The Beatles remain untouchable
At first it smells mightily of flogging a dead horse, the doubly offensive thing being that this particular corpse has been buried for 40 years. In a move that no doubt caused major fanboy Noel Gallagher to poop his Fruit of the Looms, EMI Records—in conjunction with Apple Corps. Ltd—reissued the entire Beatles catalogue on September 9.
The cynics among us can be forgiven for screaming “Cash grab!” After all, completists have already ponied up for all 12 albums on CD, not to mention on vinyl, cassette, and, most fabulously retro of all, 8-track tape. The big selling point this time is that each record has been slavishly remastered and packaged with replicated original UK album art, extensive liner notes, and rare pictures. None of which changes the fact that Beatlemaniacs are being asked—yet again—to buy something that they already own in multiple formats. To the chagrin of that gold digger who geared down for Die Freuden der Liebe, Sir Paul McCartney is about to get a whole lot richer.
You don’t have to be the third coming of Albert Einstein to realize why EMI and Apple spent four years working exhaustively on these reissues. The only people buying records these days are six-figure-income baby boomers. Seeing how that demographic doesn’t know Lady Gaga from Lady Diana, the only way major-label executives are keeping themselves from landing in front of the fry bins at Rotten Ronnie’s is to serve up the tried and tested. And things don’t get much more proven than the biggest-selling band of all time.
What’s amazing about this project, though, is that it’s got something more to offer than a nostalgic look at an act that, in theory, no one but your great grandparents should care about. If the lovingly assembled reissues pile-drive one message home, it’s that the Beatles remain, without question, the most untouchably brilliant band in the history of rock ’n’ roll.
Seriously, it’s nothing less than insane how, in the space of seven short years, a band could shift gears from the guitar-driven proto-power-pop of Please Please Me to the flat-out fucked-up experimentalism of Abbey Road. Equally implausible is the rate at which the band worked, often cranking out two LPs a year. Seriously, as if 1967’s Sgt. Pepper’s Lonely Hearts Club Band wasn’t enough of a career-defining mind-blower, the Beatles managed to follow it up six months later with the lysergic wonder known as Magical Mystery Tour.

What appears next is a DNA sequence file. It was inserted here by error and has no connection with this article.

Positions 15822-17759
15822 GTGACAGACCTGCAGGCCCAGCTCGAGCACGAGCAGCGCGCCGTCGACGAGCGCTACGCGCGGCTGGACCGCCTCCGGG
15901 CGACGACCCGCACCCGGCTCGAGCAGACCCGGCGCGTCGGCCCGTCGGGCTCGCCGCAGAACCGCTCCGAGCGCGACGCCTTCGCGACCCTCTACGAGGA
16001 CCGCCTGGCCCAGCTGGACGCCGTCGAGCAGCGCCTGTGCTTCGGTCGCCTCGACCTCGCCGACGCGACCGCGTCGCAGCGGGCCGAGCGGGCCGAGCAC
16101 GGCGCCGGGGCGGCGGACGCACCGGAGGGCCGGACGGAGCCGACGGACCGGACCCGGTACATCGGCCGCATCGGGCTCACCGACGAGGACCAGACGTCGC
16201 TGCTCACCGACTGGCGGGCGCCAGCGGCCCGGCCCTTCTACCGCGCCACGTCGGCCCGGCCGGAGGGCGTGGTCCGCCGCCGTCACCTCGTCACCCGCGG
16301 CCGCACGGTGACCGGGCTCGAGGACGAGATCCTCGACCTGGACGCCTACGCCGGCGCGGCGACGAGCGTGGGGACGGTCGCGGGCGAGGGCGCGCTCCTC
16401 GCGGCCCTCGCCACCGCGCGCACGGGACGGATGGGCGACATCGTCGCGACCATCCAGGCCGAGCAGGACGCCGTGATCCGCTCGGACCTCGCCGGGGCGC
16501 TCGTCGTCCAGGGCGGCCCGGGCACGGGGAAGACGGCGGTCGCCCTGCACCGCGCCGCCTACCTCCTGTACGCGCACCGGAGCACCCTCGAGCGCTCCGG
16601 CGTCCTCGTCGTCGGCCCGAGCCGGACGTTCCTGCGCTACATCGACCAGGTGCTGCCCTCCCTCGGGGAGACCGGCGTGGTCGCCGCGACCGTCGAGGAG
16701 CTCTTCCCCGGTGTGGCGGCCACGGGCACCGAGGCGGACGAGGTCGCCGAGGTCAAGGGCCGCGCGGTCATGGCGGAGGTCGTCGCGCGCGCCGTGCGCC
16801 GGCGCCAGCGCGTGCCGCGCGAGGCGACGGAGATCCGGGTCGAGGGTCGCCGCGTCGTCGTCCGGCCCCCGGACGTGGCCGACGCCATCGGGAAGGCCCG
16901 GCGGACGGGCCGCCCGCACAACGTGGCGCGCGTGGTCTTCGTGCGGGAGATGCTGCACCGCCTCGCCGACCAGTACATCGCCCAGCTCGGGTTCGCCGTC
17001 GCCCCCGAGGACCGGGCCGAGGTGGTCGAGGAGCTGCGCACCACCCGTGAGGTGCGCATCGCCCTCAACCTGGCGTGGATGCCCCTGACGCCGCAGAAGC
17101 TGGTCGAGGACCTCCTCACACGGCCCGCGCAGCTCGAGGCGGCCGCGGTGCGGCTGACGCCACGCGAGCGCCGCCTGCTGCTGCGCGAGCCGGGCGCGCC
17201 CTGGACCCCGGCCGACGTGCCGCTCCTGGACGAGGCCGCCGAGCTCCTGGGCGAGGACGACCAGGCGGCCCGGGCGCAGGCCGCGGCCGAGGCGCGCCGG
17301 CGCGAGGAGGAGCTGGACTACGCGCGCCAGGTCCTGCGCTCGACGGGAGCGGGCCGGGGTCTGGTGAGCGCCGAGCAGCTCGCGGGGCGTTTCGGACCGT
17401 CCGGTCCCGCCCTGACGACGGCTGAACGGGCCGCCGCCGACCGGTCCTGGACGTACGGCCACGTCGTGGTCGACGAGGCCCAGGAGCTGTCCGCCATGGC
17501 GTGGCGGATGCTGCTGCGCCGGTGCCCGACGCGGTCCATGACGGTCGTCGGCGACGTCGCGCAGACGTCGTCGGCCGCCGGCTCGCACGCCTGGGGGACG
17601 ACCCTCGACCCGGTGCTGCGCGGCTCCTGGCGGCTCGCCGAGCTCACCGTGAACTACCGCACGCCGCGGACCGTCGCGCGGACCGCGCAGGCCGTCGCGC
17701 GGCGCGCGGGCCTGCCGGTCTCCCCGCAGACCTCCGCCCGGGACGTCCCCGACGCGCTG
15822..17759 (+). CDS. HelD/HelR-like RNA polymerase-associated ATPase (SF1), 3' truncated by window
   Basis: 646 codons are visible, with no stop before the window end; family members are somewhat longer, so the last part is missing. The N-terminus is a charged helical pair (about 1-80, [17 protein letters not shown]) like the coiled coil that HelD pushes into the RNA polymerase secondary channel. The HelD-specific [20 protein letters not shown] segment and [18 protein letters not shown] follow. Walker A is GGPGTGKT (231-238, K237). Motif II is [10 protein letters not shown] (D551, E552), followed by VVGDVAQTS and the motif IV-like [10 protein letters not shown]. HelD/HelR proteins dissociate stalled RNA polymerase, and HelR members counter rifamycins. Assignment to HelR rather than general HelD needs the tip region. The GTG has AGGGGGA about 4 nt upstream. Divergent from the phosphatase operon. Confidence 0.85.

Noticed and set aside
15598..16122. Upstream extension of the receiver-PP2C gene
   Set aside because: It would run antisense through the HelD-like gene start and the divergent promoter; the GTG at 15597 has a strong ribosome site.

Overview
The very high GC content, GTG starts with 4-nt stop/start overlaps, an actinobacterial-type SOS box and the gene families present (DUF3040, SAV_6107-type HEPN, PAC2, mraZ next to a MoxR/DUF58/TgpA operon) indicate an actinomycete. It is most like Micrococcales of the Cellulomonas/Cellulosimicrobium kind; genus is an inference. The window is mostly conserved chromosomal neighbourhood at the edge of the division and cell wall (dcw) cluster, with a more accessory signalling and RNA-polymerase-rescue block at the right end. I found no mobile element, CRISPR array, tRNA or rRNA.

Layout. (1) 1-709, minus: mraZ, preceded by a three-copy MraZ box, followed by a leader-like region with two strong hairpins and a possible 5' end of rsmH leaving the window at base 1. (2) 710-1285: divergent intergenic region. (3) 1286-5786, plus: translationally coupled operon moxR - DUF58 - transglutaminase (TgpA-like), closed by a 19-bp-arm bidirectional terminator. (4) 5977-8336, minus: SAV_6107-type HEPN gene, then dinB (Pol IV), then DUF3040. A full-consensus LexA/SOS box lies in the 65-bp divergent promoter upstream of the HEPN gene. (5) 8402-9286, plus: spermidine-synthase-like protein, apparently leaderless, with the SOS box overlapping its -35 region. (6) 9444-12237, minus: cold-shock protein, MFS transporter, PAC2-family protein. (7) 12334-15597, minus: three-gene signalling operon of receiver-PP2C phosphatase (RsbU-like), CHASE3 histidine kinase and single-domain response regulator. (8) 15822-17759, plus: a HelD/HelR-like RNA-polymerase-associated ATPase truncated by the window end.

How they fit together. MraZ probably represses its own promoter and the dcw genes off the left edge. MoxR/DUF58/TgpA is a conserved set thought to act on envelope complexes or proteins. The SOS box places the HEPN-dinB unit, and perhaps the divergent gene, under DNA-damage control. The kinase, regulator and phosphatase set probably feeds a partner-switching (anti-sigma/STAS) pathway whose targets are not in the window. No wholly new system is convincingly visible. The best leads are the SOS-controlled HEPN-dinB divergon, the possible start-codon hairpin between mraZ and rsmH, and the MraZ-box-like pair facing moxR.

These days, you get jackasses like Axl Rose spending a decade-and-a-half squeezing out turds like Chinese Democracy. As for modern superstars of pop music like Coldplay and Green Day, an album every three years or so is considered a breakneck pace. And as much as they’ve trumpeted albums like Viva la Vida or Death and All His Friends and 21st Century Breakdown as radical reinventions, they’ve yet to produce anything half as twisted and fantastically messed up as “I Am the Walrus”. Which, incidentally, sounds here, on the remastered Magical Mystery Tour, twice as awesomely stoned as the original recording.
More than a cash grab, the great Beatles reissues of ’09 will be remembered as the final cementing of an already unassailable legacy.
The Beatles are a rarity in that they never ruined things with a reunion, which is more than that Country Life butter salesman who sings for the Sex Pistols can say. Every rock star starts out subscribing to Neil Young’s theory that it’s better to burn out than to fade away. Few have the balls to do it, especially when they are at the top of their game.
The Beatles did. And if anything good came out of the deaths of founders John Lennon and George Harrison, it’s that we get to remember them as they were, whether it’s the clean-cut mop-tops depicted on With the Beatles or the beardos-before-there-were-beardos we see on the cover of Let It Be. The Beatles might have died too young—but, man, did they leave a fantastic-looking corpse.